Copyright TIGERS Success Series
Do team incentives result in producing quality products faster when a team approach is deployed?
I think so. And for those of you who have not read the book, TIGERS Among Us – Winning Business Team Cultures and Why They Thrive, the 4 leaders that were featured as case studies in the book think so, too.
Shelley DuBois gave us a another good example today in her article for CNN Money and Fortune Magazine, Why automakers are adopting pay for performance.
This is a good article and I believe demonstrates to Wall Street short term investors and leaders in the US workforce how to build improved employee engagement and product quality when complex processes – like building a car – result from a team effort.
I have seen time and time again why cross-functional team development efforts fail in companies because incentives were out of alignment with the product production system. Both product quality and workforce engagement suffered as a result. And for leaders who are taking kinks out of their systems now so that they can spring forward during the eventual economic turn around, looking at team incentives for team developed products makes sound sense.
However, what comes first? Does team understanding and norms development come first? Or, do incentives come first?
In the article, DuBois writes that over a century after Henry Ford built his first car that the assembly line model of product development is controversial because, “Car making, like other modern manufacturing processes, has become an integrated process where many different departments work together, much earlier than the final phase, to form a product. Car companies that want to provide an incentive for employees to produce more high-quality cars faster need to frame the work as a collective effort. One way to do this is to adopt a pay-for-performance model.”
I believe this applies to any product where many different hands touch it from assembly, to production, to marketing and sales. I can think of few instances that involve product development, manufacturing and sales where the deliverable is not the result of a collective effort.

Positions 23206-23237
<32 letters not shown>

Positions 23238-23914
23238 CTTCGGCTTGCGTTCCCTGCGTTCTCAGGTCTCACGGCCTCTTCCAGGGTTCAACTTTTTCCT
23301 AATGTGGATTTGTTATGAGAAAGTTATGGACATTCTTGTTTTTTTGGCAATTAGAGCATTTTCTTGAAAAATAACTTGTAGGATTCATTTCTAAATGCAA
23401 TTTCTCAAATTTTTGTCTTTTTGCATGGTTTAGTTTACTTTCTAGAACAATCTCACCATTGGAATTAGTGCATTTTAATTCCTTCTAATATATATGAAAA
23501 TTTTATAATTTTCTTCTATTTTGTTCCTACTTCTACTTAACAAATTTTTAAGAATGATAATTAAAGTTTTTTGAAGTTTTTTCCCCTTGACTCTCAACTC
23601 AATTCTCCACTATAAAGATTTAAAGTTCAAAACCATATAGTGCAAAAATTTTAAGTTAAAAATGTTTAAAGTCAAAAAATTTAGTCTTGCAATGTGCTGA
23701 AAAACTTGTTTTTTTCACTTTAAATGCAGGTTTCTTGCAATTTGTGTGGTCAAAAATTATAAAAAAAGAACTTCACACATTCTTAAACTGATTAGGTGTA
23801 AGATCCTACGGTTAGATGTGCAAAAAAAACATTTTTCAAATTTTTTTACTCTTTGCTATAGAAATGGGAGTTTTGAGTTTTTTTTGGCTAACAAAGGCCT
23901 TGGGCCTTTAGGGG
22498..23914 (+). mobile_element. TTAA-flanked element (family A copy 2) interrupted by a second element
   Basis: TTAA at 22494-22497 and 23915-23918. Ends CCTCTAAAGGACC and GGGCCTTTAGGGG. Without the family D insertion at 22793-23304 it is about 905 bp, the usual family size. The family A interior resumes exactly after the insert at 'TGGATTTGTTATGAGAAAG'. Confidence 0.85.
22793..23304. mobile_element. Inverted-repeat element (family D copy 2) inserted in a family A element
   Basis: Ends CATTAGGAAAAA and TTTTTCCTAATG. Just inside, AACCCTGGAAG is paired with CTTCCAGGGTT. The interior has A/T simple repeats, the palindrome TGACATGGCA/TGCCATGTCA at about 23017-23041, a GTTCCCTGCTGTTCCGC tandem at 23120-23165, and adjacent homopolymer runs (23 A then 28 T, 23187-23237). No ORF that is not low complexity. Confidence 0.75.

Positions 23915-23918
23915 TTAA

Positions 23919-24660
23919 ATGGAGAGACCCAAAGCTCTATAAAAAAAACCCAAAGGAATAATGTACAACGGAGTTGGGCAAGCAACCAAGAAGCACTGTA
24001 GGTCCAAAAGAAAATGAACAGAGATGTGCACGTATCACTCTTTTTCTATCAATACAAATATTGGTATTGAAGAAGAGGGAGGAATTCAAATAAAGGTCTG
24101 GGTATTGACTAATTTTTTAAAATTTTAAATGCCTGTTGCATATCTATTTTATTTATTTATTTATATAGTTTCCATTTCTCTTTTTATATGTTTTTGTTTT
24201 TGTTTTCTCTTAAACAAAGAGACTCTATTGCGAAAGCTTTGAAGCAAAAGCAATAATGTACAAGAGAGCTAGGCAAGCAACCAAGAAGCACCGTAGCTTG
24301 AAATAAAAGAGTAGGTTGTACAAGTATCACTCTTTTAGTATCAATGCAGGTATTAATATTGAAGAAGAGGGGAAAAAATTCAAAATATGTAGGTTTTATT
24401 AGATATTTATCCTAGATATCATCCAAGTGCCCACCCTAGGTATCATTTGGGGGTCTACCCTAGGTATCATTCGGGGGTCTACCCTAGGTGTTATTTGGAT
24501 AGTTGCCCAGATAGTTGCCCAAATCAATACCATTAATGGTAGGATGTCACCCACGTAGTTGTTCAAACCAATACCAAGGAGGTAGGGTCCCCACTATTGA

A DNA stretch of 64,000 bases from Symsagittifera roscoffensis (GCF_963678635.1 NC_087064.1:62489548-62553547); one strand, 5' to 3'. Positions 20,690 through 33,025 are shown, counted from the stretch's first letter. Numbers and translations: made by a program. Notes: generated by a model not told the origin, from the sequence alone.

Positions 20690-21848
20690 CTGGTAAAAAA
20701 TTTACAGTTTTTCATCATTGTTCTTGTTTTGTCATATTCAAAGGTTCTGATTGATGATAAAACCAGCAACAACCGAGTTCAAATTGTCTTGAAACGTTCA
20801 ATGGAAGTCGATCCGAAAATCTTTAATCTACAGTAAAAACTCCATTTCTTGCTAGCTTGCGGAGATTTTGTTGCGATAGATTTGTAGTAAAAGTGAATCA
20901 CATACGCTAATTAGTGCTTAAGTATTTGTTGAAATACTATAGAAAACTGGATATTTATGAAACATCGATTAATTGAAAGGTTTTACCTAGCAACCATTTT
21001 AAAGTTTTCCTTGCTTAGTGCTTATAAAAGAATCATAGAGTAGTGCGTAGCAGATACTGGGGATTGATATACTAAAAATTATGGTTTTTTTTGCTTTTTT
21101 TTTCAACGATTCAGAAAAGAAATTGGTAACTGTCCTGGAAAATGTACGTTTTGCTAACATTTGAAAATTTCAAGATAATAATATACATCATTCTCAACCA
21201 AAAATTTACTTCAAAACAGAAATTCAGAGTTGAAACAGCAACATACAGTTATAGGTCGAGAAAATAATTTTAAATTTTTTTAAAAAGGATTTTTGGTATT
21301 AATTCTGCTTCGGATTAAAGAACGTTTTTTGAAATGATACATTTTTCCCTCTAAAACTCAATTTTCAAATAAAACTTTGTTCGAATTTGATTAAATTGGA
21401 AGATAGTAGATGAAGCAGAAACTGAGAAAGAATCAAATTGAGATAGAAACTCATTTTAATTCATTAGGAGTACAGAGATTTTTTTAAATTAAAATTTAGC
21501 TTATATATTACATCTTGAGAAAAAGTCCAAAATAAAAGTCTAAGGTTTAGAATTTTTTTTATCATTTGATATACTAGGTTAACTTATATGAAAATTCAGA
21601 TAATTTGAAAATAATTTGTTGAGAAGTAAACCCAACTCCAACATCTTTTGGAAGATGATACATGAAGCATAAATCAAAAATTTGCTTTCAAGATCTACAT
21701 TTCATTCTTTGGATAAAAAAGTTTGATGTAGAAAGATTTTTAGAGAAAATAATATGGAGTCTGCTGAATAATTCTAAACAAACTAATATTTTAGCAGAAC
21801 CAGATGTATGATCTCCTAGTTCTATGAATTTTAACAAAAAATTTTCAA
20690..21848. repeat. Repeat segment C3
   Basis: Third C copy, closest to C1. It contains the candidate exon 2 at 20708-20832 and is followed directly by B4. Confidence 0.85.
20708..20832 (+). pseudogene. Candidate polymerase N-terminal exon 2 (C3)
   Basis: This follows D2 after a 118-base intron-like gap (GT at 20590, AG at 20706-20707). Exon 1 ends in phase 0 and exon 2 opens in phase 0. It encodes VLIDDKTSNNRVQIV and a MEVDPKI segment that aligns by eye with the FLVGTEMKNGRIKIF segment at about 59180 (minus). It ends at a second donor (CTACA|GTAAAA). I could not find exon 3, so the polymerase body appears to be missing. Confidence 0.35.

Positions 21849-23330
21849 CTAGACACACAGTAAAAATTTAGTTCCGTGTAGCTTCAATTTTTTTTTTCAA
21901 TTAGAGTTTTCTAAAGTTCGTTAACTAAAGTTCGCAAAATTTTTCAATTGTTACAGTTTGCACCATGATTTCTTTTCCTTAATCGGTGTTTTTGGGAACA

The key, however, is to engage all the employees that touch the process to agree on the behaviors and process that will help them achieve work quality success and personal satisfaction before money is tossed at the issue.
Take for example, Costco. When we helped Costco establish gain-sharing in the 1990’s, we were looking at the loss to the company between costs and profits. Saving on costs resulted in more profits and cost savings cut across departments and divisions.
The first step in the test pool was engaging all the employees in a number of different warehouses to identify both behaviors and processes that would help them achieve success. For example, creating an easy to disseminate company training on how to lift properly provided a tool for the training system. Adopting commonly understood and employee encouraged team behaviors and shared accountability produced the employee buy-in and accountability required to achieve the goal.
If leaders in a self-insuring company like Costco, want to reduce accidents and employee absences, developing a proper incentive model with high employee understanding and buy-in will result in achieving the goal faster. This is because employees understand their involvement and how their actions and work relationships encourage or hamper the goal.
For self-insuring companies it can be as simple as an employee saying, “Hey wait a sec. Let me help you lift that.” In this instance the employee isn’t being a hero or meddling in another employee’s work. Instead the employee is engaged in the process, fully understanding how a simple empathetic effort can save thousands of dollars on back injury health claims, therefore, producing more profits to share.
I agree that one way to get multiple departments and the hands that touch the various aspects of a goal to collaborate – as in the fast development of a new quality car or savings on expenses – is to put a team incentive on it. But, I think there is a step before tossing money into a team incentive. This step is to engage everyone in developing the ground rules for creating a trustworthy, interdependent, genuineness enhancing, empathetic, appropriate risk taking and successful process.
This sparks employee engagement and accountability for the outcomes. It is a process that team leaders and company trainers can implement very easily when they use a system that facilitates it like the TIGERS Team Wheel™ team building exercise. In our previous posts we have described TIGERS as an acronym that stands for trust, interdependence, genuineness, empathy, risk and success.
The TIGERS Team Wheel™ is a team building activity that is game-like in nature and quickly gets at the issues that diminish team engagement. This tool also helps leaders produce a team empowered agreement so that employees are excited about how their roles, goals and successful working relationships converge to produce more company profit.
Then the incentive makes perfect sense as a reward for achieving the right collaborative team behaviors and actions that drive quality products into the market place faster.